Haydn: Die Schöpfung / The Creation - arr. Morten Schuldt-Jensen (SAM)

Morten Schuldt-Jensen's arrangement of The Creation by Joseph Haydn for 3 mixed voices (SAM). Vocal Score w. both english and german text.
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KomponistHaydn, Joseph
InstrumentationSAM, Piano
ForlagHal Leonard

Die Schöpfung is not only a decisive high point in Joseph Haydn’s career as a composer, but also marks a turning point in the history of the oratorio in general. On the threshold of the 19th century, Haydn broke with the traditional dominance of arias, gave the chorus much greater importance and thus paved the way for a new ‘chororatorio’ – one of the main pillars of the up-and-coming bourgeois concert life. Haydn was inspired to write Die Schöpfung on a trip to London in 1791 where he heard Handel’s Messiah and Israel in Egypt performed by the extraordinary forces of over 1,000 musicians in Westminster Abbey. The original libretto, which is based on the book of Genesis, John Milton’s Paradise Lost, and some of the psalms, was skilfully adapted and translated into German by the Imperial Court Librarian, Baron Gottfried van Swieten, who also translated it back into English – with perhaps more questionable results. Haydn began work on the oratorio in late 1796, and it was premiered in April 1798 to a rapturous reception. Haydn himself was almost overwhelmed with the performance, saying of it: “Sometimes my whole body was ice-cold; sometimes a burning heat overcame me, and more than once I was afraid I would suddenly have a stroke.” The work lost popularity during the Romantic period, where its perceived naïveties were less well received. However, affection for it grew during the 20th century and it now holds a secure place in the centre of the musical canon.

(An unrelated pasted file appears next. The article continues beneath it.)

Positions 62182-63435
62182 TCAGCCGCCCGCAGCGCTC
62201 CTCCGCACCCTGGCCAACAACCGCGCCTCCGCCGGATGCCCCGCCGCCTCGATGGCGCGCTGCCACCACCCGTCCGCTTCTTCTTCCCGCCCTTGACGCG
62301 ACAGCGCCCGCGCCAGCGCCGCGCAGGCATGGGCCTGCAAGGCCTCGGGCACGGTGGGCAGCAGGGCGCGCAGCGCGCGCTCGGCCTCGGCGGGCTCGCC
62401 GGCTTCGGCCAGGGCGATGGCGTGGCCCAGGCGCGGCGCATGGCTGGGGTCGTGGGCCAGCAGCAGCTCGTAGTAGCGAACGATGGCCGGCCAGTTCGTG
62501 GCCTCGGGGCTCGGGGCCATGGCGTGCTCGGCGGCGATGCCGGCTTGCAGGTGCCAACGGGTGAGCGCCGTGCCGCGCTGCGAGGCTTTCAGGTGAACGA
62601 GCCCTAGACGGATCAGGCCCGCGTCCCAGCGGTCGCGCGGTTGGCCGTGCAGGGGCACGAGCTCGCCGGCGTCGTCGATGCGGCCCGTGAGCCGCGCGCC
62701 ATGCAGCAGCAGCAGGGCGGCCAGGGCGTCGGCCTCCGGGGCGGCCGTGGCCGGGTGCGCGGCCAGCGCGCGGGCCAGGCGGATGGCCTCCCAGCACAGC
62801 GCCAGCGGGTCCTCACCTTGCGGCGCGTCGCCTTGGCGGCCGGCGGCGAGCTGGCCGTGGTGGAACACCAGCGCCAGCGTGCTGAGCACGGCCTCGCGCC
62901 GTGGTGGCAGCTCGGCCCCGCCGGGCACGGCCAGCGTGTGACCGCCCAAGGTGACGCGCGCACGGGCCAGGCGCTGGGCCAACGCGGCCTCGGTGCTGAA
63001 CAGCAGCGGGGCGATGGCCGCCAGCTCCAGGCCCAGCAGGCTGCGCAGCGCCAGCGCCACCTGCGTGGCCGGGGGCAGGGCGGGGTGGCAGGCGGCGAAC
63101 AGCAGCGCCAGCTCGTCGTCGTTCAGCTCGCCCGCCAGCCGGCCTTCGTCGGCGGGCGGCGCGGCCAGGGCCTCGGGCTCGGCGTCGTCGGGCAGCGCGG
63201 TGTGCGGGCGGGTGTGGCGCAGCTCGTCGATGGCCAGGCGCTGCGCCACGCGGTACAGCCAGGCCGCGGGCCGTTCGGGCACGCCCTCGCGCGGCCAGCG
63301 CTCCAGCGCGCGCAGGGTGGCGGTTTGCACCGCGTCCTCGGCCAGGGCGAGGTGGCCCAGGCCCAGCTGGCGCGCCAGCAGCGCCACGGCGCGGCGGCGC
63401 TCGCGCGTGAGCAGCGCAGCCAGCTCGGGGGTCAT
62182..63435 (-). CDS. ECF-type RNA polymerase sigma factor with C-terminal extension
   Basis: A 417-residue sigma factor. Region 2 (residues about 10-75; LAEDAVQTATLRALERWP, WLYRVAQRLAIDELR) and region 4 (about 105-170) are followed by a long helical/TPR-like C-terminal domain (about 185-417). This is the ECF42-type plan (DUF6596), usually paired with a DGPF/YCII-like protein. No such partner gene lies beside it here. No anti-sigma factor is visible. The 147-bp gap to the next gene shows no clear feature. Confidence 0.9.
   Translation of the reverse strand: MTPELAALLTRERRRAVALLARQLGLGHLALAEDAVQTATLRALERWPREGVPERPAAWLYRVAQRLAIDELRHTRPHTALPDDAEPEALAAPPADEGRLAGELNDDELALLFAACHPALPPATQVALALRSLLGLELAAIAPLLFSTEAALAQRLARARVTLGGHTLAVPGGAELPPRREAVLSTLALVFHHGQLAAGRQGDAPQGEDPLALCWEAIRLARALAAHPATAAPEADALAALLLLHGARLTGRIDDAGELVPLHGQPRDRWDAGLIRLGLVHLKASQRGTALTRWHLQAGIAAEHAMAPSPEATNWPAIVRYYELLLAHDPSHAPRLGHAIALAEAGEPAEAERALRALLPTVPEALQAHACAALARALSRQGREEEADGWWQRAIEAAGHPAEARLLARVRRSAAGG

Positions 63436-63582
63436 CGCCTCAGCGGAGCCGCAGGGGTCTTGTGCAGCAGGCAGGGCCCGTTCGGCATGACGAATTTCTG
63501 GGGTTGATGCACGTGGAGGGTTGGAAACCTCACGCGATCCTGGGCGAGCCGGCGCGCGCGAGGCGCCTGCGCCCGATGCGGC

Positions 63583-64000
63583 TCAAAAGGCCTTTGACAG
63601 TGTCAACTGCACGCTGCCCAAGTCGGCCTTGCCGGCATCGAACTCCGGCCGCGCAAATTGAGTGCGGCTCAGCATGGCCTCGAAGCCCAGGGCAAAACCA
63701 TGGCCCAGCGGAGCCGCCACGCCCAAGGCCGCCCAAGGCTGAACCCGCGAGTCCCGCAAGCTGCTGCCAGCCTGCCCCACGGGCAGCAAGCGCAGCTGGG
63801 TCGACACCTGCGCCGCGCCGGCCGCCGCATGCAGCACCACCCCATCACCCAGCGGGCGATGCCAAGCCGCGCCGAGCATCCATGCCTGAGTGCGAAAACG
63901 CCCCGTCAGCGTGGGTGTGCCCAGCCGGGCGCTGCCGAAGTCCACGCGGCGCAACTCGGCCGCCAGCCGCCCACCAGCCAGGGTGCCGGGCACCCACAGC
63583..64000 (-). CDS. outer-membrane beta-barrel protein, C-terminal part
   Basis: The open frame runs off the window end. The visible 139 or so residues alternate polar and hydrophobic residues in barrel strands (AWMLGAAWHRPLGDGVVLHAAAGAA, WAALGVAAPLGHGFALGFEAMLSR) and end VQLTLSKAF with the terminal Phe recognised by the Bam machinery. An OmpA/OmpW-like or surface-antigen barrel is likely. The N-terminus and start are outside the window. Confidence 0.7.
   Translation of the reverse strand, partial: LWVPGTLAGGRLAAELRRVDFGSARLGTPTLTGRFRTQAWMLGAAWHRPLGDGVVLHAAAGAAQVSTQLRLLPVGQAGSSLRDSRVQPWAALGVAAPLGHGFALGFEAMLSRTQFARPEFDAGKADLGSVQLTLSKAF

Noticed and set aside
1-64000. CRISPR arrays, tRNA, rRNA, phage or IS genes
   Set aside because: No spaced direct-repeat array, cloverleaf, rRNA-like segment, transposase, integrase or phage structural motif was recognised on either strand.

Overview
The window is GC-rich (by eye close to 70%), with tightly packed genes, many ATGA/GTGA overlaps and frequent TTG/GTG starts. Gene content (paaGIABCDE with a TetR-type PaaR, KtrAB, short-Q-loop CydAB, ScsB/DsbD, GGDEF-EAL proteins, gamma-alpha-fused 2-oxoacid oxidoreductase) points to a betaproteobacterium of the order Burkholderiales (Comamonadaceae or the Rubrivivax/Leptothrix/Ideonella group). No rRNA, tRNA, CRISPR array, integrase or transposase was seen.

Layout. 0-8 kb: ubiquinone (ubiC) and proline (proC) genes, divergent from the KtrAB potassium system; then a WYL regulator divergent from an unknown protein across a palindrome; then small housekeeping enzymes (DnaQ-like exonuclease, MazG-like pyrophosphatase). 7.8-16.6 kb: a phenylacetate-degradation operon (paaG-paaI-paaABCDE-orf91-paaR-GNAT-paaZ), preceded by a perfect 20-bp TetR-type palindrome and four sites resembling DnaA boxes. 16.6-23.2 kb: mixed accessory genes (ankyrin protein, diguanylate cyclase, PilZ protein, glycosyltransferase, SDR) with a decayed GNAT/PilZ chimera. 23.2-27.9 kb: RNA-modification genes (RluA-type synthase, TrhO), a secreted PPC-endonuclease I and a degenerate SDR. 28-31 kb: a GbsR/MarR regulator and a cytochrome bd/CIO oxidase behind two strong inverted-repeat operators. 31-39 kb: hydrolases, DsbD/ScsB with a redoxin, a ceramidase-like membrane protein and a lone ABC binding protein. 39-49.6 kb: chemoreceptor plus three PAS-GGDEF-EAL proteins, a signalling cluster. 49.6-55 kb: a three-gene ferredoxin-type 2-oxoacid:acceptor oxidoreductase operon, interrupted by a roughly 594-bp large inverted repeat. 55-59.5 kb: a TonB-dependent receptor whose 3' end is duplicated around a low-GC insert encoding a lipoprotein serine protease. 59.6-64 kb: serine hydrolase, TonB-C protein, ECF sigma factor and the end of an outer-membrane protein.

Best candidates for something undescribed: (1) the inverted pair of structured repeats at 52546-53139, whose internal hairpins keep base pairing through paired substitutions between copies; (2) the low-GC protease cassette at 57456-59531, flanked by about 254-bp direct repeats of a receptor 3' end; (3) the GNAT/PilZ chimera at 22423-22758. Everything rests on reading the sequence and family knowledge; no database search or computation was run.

The work is overwhelmingly optimistic (the fall of Adam and Eve is only mentioned once, and that in passing) and reflects the deep but accepting faith of Haydn described by one biographer as “not of the gloomy, always suffering sort, but rather cheerful and reconciled”. The musical writing demonstrates Haydn’s formidable technique, yet wears its learning lightly. The depiction of chaos in the overture is an extraordinary exercise in tone painting; the fugal movements which end each part are weighty enough, but never lose their drive; arias bubble with infectious energy. Haydn revels in writing for his subject, and it shines through in his music for both singer and audience.

Editorial note By its nature, this SAM-Klang edition occasionally challenges the performers with a somewhat higher level of activity than in the original SATB version, and in some places a slight redistribution of entries in the polyphonic sections has been made. Despite this, the original orchestral accompaniment can be used together with this version without restraint, and the work can also be performed with piano accompaniment.